Saturday, April 15, 2017

The Challenges and Rewards to Being a Female Entrepreneur

At a recent panel discussion, three female entrepreneurs shared their stories of how they started their businesses, the challenges they faced and the rewards it provided them.  The article below highlights some of their advice.  For example:
“You need a good business plan,” she said. “Any of you who are looking to put a business together, I strongly suggest to you to put that business plan together and research it.”
The entrepreneurs featured are:
  1. Robin Phipps of Kearney, Green Thumb Design and Scholarship Coaching for Youth
  2. Lisa Johnson of McCool Junction, Kerry’s Restaurant and Catering
  3. Ashlee Schneider of Grand Island, Snap Fitness
Read more.

Saturday, April 08, 2017

Sharing Best Lessons Learned in Entrepreneurship

Women entrepreneurs share their best lessons learned from their experiences being entrepreneurs.  Here's one tip.
She [Bernadette Reid, from Halifax who runs Sankofa Marketing and Sales] says her best advice for women starting out is to ask for help. Why reinvent the wheel when you can learn from other’s mistakes? She also says women in business shouldn’t be afraid to make mistakes: if something isn’t working, try something else.
Read more here.

Tuesday, April 04, 2017

Natalie Kaddas Shows Us How to Take a Business Global

Photo courtesy: Kaddas Enterprises; Natalie Kaddas, CEO, Kaddas Enterprises with President Obama
For those of you who run businesses where you aspire to take it global, you might want to look at an upcoming WEGGinar™ that takes place tomorrow, 4/5.  The presenter, business owner Natalie Kaddas (pictured), talks about what she has done to bring global success to her company.

The webinar is no charge thanks to Women Entrepreneurs GROW Global (WEGG) sponsors (UPS, BAL and IBM) and if you don't have the time to listen to the recording tomorrow, you can always listen to it later.  I'll be on the call handling the Q&A.  Hope you can join us and feel free to ask questions!  We'll deliver answers.

Register here:

On a different yet inspiring note, check out 10 Pioneering Women Artists History Forgot

Saturday, April 01, 2017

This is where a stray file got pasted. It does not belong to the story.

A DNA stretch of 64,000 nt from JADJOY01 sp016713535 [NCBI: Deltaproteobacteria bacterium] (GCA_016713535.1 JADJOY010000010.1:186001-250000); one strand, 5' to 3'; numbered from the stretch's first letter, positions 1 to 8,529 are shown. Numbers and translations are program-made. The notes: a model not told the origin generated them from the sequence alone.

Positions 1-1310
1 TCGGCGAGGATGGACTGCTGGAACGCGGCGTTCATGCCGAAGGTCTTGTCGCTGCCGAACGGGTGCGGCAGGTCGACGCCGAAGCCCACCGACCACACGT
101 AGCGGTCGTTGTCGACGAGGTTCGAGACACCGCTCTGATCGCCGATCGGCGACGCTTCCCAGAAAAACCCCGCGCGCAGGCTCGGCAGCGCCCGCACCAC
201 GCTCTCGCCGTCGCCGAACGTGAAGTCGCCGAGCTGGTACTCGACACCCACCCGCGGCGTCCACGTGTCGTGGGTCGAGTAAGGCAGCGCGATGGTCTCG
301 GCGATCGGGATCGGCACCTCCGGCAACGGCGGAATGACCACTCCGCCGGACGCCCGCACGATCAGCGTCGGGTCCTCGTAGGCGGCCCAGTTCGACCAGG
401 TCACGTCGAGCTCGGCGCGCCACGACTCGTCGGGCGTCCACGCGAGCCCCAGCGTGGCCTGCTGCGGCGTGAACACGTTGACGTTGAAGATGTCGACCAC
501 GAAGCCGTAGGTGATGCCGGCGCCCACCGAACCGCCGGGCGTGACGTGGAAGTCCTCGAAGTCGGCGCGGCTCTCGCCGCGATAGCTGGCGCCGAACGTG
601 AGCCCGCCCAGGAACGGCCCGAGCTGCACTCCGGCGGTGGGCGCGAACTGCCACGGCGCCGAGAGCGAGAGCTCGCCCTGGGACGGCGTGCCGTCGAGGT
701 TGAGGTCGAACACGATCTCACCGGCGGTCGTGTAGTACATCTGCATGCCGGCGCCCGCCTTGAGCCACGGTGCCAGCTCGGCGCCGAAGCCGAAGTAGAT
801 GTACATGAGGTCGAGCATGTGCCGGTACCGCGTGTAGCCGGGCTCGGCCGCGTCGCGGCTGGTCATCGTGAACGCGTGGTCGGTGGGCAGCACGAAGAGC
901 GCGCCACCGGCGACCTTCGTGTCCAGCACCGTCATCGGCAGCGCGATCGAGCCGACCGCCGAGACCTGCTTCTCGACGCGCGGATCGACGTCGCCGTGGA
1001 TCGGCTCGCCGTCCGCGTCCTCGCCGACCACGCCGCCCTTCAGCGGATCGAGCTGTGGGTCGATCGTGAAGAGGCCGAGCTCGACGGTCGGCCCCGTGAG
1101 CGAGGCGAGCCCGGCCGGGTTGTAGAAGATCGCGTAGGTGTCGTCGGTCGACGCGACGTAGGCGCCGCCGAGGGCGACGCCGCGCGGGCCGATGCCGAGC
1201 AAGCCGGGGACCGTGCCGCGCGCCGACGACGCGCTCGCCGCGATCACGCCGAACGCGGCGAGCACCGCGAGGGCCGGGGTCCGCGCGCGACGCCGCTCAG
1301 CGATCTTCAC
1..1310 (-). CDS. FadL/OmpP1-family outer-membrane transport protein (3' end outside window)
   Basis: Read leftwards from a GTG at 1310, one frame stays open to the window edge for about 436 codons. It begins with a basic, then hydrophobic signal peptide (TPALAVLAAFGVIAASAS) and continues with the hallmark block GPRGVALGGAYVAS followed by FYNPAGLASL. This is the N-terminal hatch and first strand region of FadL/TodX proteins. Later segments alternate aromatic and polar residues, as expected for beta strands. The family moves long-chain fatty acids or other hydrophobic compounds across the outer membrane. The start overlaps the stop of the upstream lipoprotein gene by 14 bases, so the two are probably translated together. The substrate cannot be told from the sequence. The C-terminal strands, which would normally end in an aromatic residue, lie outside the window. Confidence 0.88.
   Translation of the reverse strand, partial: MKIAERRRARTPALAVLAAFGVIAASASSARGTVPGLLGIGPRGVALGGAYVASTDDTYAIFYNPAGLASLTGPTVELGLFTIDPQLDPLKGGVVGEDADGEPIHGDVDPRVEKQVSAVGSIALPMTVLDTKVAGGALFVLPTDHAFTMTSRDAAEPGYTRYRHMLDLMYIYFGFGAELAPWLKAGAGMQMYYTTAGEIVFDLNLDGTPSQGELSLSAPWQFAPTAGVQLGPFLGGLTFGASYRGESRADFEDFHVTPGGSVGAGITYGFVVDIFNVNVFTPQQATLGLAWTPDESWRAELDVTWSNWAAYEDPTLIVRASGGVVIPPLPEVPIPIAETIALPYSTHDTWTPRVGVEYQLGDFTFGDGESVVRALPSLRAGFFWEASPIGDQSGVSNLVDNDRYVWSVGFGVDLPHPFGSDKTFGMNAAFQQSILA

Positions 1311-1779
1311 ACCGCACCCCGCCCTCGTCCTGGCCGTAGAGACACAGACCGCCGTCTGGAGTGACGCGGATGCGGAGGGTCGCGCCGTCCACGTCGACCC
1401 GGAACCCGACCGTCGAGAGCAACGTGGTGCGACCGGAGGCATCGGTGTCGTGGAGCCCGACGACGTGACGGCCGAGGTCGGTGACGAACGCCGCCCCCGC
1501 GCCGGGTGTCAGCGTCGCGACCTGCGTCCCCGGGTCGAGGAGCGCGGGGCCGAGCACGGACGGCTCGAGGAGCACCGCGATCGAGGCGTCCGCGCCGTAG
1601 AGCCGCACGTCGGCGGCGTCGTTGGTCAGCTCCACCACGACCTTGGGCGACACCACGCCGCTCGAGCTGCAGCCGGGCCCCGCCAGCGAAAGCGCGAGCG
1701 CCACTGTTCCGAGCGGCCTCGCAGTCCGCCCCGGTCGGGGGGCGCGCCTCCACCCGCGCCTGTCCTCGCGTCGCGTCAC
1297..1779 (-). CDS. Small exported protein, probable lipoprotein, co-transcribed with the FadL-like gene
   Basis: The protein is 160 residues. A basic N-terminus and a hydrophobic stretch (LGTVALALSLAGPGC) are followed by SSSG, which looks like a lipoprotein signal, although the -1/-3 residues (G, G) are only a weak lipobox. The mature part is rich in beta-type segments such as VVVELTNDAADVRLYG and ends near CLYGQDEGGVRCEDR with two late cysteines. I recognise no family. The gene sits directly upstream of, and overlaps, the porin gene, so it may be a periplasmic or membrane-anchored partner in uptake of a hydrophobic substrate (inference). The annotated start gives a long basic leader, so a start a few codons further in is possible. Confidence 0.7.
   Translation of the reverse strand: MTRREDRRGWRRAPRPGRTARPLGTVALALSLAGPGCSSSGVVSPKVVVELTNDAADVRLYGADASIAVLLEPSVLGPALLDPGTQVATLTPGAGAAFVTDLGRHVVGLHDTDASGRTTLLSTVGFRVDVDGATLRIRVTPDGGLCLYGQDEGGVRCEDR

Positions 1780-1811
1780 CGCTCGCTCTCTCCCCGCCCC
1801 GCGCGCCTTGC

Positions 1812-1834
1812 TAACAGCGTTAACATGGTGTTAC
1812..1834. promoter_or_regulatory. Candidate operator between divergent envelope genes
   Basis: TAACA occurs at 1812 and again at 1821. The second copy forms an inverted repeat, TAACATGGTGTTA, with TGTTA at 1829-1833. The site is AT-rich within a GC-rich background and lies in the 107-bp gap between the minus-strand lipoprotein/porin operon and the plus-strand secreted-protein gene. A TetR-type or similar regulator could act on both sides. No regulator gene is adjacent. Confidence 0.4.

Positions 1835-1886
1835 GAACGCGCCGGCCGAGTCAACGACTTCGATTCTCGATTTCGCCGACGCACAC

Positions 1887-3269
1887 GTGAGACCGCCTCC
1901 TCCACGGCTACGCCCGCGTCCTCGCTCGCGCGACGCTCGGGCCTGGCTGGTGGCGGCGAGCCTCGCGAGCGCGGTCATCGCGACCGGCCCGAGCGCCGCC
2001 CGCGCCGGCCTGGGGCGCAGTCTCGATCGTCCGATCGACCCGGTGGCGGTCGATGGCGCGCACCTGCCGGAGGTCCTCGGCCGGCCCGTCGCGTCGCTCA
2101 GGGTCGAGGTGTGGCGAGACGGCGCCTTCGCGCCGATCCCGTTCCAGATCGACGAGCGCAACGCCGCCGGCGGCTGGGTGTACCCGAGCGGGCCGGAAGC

Meet the Tea Lady

Jennifer Gerdes began selling tea and handcrafted candles and other artisan goods when she started her own business, J. Cottage Industries, four years ago.  Now she has a knack for it and has become known as 'the tea lady'.  She recently opened a formal tea party at the State Farmers Market in The Market Tea Room and Country Store which opened there March 25.
"It's a space that is really all about honoring what's made right here in South Carolina," [Dupre] Percival [owner and operator of Dupre Catering and Events] said. "It's really about hospitality and Jennifer's tea room is the icing on the cake. It's a place for people to sit, talk and just enjoy being together."
Read more here.

Saturday, March 25, 2017

You are Never Too Young to Start a Business

Eight-year old Oklahoma entrepreneur Londyn Bond took a trip to a jewelry store, which sparked an idea, and spurred her to start her own business making bracelets.

Londyn's Moments, as it is called, are a range of bracelets that sell from 10 to 15 dollars a piece. Half of the profits goes toward supplies for new products and the other half goes into savings
She makes each bracelet within a few minutes and then sells them to people all over and at different trade shows.
It goes to show you that you are never too young to start a business.  Read more here.

Saturday, March 18, 2017

The Good Girl Business Owner

The title of this post is a joke and it goes like this.  From a woman business owner:

“When I had the fan motor in my walk-in freezer [at her business] replaced, I bought an extra one since the guy had trouble figuring out the underlying problem. When I told him there was another fan motor he said, ‘Good girl,’” Ross says.

That's a man acting condescending toward a woman business owner.  So my advice to you today?  When a repairman treats you that way, tell him to take a hike.  Then call the company, report the encountering and say, "Your good little repair person is never coming back here and I will never use your service again."

Read some other far more charming and enlightening small business stories here.